The global market for mass spectrometry, already surpassing $3 billion, is expected to grow by eight percent per year through the end of the decade, according to Spectroscopy Magazine and Instrument Business Outlook. The growth is fueled by continual advancements in technology, which have positioned mass spectrometry as a primary detection method in drug discovery and development, in pharmaceutical QA/QC, and in traditional mass spectrometry applications such as isotope dating and tracking in the geosciences, and trace gas analysis for helium-based leak detection. The evolving capability of measuring relative abundance has opened up considerable opportunities in the expanding field of quantitative proteomics.

Advanced Ceramic Components in Mass Spectrometers
Liquid chromatography/mass spectrometry (LC/MS), the largest segment of the hyphenated mass spectrometry market, has experienced especially rapid technological advancement and market growth. For the past two decades, LC/MS has been dramatically transformed by the advent of electrospray ionization (ESI) for which John Bennett Fenn received the 2002 Nobel Prize for Chemistry. The introduction of multimode ionization source devices significantly increased analysis throughput, by offering both positive and negative ionization modes and combining simultaneous ESI and atmospheric-pressure chemical ionization (APCI). Major performance enhancements have also been made inside the mass analyzer, with improvements to triple quadrupole and ion trap technology.

Quest for Higher Accuracy and Resolution

For more precise quantitative measurement, instrument suppliers have continually aimed for higher mass accuracy, increased mass resolution, and cleaner separation of standards and samples from background noise. The market has also sought instruments with higher throughput, reliability, and ease-of-use, as well as more compact equipment and lower purchase costs.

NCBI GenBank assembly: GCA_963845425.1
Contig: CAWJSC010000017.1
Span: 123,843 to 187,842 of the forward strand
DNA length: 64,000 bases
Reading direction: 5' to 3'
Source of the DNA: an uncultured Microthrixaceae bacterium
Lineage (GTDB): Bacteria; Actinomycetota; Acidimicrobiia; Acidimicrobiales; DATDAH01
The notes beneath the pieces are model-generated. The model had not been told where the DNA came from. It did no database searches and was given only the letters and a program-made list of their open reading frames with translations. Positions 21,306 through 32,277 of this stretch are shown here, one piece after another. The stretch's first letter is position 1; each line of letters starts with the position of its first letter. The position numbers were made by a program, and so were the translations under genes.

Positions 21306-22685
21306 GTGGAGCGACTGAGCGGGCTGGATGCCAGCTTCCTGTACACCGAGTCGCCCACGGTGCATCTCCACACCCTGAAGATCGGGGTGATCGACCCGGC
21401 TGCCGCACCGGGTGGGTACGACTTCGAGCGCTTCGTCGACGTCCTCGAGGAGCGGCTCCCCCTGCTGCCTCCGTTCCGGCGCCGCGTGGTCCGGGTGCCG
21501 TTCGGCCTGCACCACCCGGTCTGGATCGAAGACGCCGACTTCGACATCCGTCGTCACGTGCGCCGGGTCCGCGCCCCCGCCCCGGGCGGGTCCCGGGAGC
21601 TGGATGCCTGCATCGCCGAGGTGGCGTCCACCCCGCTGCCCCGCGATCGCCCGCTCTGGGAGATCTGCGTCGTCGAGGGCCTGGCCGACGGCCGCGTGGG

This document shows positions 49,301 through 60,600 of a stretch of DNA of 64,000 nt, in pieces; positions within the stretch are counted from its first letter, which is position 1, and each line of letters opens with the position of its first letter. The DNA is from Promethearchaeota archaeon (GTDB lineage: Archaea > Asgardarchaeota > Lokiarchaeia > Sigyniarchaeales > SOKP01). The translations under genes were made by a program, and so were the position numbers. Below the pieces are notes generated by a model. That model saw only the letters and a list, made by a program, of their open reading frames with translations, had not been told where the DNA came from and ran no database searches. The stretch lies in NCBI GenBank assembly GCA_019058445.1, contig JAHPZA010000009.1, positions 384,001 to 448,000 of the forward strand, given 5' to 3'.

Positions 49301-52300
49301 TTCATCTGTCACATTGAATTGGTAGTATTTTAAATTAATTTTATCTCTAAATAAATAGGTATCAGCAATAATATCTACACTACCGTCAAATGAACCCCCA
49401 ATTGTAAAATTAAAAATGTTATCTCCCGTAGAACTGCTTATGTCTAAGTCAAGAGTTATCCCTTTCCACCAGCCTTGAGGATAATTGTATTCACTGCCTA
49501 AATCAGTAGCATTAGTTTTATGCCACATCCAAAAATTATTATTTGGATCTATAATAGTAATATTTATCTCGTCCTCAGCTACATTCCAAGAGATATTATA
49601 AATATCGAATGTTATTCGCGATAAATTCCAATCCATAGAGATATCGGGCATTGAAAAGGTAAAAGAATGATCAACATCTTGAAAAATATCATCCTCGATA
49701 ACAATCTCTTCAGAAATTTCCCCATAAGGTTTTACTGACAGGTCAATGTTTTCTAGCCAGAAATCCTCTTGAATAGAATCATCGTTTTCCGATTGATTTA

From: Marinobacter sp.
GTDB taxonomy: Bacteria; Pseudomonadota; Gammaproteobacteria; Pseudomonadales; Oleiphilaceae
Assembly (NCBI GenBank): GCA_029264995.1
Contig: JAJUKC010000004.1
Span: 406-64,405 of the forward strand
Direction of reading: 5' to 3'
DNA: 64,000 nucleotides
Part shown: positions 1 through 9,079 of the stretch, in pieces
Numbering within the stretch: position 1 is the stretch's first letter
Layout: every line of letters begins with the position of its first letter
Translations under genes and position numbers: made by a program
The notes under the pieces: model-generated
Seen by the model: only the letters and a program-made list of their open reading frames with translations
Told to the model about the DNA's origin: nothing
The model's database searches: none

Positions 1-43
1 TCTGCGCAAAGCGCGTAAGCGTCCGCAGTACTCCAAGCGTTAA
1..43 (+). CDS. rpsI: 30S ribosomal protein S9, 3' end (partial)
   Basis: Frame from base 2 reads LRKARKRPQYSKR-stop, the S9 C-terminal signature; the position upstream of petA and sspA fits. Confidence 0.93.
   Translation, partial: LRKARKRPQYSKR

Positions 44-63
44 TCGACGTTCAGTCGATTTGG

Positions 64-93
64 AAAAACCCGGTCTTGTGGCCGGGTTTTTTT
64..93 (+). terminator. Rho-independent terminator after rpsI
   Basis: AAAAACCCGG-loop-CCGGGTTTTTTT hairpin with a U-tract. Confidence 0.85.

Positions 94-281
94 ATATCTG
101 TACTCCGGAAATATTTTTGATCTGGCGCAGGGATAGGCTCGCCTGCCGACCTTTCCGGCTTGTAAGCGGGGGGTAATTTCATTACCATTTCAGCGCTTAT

Meeting these goals depends not only on innovations in equipment design and analytical technique, but also on the utilization of high performance components incorporating advanced materials, such as ceramics, braze alloys, and engineered coatings.

These advanced materials serve important functions within all four of the fundamental components of a mass spectrometer, such as the sample introduction chamber, the ion source, the mass analyzer (also called a mass filter or mass separator), and the detector.

High Performance Ceramic Components

Among the most prevalent examples of advanced materials in mass spectrometry  instruments are the ceramic collars, supports, and spacers used to secure the rods and beam focusing lenses that sit within the “heart” of most mass analyzer systems, including quadrupole and time-of-flight designs. Morgan Technical Ceramics, a leading provider of ceramic supports for quadrupole rods and focusing lenses, utilizes high purity alumina ceramic with 99.5% aluminum oxide content.

These high purity alumina components provide a robust support that maintains precise positioning through a range of temperatures, due to the material’s excellent dimensional stability. Durable, stable supports are critical to an instrument’s enduring accuracy and reliability. By minimizing the need for recalibration, high performance supports for quadrupole rods and focusing lenses ensure ease-of-use and protect the instrument’s brand image.

The dense, non-porous, and high purity alumina is suitable for the high vacuum environment of the mass analyzer. This eliminates the risk of out-gassing and contamination that could potentially damage the instrument and distort the results.

Moreover, the electrical properties of the material, including a low dielectric constant and low loss tangent, provide excellent insulation, and prevent possible electrical interference that could cause the instrument to drift. The supports and spacers for these quadrupole rods and beam focusing lenses must be manufactured with a sufficiently smooth surface finish to thwart voltage arcs.